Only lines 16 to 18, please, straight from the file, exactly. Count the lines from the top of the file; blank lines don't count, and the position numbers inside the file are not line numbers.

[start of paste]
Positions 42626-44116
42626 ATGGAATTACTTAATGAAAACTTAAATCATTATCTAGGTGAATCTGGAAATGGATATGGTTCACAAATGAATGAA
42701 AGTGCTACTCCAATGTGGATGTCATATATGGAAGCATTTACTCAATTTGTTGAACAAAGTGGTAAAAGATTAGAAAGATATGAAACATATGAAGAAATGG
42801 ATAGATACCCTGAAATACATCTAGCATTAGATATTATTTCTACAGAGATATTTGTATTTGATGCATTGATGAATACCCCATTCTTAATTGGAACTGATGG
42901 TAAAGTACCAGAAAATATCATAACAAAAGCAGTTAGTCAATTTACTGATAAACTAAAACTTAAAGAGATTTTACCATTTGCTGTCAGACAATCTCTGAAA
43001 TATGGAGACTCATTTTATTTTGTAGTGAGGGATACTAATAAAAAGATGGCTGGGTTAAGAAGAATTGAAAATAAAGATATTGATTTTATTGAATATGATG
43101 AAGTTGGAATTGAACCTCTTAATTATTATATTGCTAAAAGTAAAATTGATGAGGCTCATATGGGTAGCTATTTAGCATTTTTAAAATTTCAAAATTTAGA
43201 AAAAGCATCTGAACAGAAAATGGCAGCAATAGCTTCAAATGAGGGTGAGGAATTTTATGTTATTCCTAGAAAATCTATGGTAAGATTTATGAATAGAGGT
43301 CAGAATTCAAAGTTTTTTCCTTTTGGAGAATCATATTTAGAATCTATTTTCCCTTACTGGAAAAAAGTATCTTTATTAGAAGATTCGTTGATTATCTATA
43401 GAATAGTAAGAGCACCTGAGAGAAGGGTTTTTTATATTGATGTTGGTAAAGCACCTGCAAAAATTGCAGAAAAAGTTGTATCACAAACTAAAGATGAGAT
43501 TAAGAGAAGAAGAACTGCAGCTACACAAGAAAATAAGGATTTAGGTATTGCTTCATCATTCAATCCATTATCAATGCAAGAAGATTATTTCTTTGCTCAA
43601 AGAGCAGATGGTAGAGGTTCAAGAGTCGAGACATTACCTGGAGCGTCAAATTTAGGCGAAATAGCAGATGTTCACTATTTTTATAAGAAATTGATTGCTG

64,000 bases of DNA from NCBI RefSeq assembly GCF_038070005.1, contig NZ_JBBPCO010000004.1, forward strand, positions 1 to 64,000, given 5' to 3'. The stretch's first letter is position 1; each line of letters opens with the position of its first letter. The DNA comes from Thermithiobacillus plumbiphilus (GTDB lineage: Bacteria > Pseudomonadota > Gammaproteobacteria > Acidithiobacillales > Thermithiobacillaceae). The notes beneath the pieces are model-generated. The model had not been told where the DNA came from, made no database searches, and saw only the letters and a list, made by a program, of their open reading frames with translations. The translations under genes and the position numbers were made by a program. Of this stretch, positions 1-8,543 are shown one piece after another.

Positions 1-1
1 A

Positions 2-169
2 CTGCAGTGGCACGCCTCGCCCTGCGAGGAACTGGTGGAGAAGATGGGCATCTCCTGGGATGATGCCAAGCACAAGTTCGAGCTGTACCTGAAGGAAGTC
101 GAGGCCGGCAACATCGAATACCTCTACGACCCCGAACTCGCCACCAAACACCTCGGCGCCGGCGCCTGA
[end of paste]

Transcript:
Positions 2-169
2 CTGCAGTGGCACGCCTCGCCCTGCGAGGAACTGGTGGAGAAGATGGGCATCTCCTGGGATGATGCCAAGCACAAGTTCGAGCTGTACCTGAAGGAAGTC
101 GAGGCCGGCAACATCGAATACCTCTACGACCCCGAACTCGCCACCAAACACCTCGGCGCCGGCGCCTGA